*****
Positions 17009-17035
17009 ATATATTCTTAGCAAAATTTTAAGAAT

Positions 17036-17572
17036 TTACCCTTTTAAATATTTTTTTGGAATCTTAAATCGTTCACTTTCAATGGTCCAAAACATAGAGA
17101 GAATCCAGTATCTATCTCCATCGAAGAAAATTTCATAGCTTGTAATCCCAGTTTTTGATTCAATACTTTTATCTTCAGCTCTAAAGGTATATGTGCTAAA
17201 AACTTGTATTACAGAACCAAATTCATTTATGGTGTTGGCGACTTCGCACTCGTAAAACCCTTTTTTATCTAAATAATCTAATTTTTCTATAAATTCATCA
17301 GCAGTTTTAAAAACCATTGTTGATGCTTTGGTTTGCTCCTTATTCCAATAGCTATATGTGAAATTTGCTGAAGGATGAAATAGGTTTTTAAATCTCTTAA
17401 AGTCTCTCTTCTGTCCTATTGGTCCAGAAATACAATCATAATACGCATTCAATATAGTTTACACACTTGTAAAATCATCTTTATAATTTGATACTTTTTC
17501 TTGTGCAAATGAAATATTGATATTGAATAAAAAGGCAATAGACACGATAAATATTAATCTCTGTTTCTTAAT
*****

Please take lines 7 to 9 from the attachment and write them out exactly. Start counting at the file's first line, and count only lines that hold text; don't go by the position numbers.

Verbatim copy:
17301 GCAGTTTTAAAAACCATTGTTGATGCTTTGGTTTGCTCCTTATTCCAATAGCTATATGTGAAATTTGCTGAAGGATGAAATAGGTTTTTAAATCTCTTAA
17401 AGTCTCTCTTCTGTCCTATTGGTCCAGAAATACAATCATAATACGCATTCAATATAGTTTACACACTTGTAAAATCATCTTTATAATTTGATACTTTTTC
17501 TTGTGCAAATGAAATATTGATATTGAATAAAAAGGCAATAGACACGATAAATATTAATCTCTGTTTCTTAAT